The Continuing Relevance of Section 8(a)(2) to the Contemporary Workplace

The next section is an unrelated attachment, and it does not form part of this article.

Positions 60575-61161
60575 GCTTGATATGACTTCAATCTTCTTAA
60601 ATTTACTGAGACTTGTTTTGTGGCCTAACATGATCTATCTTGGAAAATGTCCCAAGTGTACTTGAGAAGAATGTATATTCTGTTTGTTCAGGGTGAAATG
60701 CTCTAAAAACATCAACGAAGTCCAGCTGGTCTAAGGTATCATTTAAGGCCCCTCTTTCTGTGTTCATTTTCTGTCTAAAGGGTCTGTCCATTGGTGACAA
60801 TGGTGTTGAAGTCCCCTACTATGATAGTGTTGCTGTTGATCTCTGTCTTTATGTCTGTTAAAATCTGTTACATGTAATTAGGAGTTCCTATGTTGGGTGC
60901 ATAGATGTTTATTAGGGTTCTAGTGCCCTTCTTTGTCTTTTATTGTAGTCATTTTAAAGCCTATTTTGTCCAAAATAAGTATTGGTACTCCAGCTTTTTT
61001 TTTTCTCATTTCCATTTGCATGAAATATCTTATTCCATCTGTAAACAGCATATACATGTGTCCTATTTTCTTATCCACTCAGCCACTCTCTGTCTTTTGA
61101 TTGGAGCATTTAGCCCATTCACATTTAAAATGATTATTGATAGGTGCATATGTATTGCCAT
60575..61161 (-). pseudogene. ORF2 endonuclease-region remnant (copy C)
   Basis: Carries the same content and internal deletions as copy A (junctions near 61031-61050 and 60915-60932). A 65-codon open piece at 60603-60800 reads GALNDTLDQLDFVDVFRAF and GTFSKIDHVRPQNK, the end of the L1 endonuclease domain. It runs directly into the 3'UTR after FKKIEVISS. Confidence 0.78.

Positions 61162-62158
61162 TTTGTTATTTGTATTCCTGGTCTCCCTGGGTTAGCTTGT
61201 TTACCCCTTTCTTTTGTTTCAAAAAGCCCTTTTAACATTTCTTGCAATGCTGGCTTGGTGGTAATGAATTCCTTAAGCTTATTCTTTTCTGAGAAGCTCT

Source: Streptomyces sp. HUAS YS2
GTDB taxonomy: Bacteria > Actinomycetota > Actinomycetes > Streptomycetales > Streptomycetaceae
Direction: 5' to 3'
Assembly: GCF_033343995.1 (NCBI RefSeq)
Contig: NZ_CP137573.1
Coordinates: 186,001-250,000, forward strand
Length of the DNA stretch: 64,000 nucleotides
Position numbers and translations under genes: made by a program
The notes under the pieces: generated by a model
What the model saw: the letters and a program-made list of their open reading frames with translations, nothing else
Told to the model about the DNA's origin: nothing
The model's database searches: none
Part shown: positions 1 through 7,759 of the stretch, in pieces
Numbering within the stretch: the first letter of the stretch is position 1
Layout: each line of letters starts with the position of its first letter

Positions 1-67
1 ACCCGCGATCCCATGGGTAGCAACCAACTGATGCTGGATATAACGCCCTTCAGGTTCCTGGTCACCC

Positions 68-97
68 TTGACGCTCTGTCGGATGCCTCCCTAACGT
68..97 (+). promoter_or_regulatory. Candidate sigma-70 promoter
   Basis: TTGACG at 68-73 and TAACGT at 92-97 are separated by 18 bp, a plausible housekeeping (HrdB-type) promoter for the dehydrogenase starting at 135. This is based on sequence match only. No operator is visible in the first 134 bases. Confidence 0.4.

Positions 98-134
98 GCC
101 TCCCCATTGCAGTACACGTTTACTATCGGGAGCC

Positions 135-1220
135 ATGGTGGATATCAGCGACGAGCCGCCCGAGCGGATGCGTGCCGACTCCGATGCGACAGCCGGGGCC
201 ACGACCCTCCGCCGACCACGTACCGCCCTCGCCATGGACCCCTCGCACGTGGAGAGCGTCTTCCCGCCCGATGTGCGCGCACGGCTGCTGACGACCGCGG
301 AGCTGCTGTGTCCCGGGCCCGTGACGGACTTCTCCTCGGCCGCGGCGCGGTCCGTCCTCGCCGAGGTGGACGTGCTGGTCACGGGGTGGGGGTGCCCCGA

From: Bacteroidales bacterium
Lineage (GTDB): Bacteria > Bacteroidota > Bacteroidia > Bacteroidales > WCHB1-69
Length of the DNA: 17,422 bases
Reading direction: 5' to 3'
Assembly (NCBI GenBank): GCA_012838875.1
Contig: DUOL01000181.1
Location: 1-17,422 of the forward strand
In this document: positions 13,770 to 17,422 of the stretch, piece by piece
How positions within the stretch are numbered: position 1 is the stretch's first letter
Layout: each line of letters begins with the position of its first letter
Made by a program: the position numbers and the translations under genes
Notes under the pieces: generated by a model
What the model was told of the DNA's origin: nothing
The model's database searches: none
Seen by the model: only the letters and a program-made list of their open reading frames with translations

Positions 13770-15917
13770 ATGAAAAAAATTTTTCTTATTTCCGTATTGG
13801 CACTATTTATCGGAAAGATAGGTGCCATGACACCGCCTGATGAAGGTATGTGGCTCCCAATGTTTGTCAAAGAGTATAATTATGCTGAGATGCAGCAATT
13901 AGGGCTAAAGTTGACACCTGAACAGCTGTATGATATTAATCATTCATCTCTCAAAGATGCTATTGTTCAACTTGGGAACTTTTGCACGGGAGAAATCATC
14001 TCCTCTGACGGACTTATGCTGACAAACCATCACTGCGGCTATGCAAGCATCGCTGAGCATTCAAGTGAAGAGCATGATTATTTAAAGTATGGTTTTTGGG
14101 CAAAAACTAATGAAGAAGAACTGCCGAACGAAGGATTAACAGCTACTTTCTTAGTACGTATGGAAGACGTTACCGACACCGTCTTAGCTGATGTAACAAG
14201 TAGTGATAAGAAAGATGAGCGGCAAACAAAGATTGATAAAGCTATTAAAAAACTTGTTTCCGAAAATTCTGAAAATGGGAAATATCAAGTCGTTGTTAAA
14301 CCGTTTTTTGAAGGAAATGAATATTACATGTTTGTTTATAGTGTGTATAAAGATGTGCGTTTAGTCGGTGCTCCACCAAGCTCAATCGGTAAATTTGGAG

After embarking on his illustrious career as a legal academic, Theodore St. Antoine, through a multitude of roles, including those of scholar, teacher, administrator, pragmatic law reformer, and arbitrator, made innumerable contributions to the practice and development of many parts of American law. For most of us, however, as a scholar he will be associated primarily with the system of collective bargaining established and encouraged by the National Labor Relations Act (NLRA) and its progeny. During the first part of Professor St. Antoine’s years as an academic, this system continued to flourish in America, as he, along with other legal scholars of his generation, helped explain how and why. By the end of the 1970s and Professor St. Antoine’s decanal years, however, as the decline in union density spread to industries such as construction, manufacturing, and transportation, where unions had been most successful, the erosion of the system could no longer be ignored. In the 1980s and 1990s, the decline of unions and collective bargaining in the private sector has continued in the shadow of expanding global competition, international capital mobility, and associated economic deregulation. In response, a range of legal academics have argued that the labor law taught by Professor St. Antoine must be significantly transformed in order to fulfill collective bargaining’s appealing promise to American workers of having a democratically based and independent influence on their conditions of employment.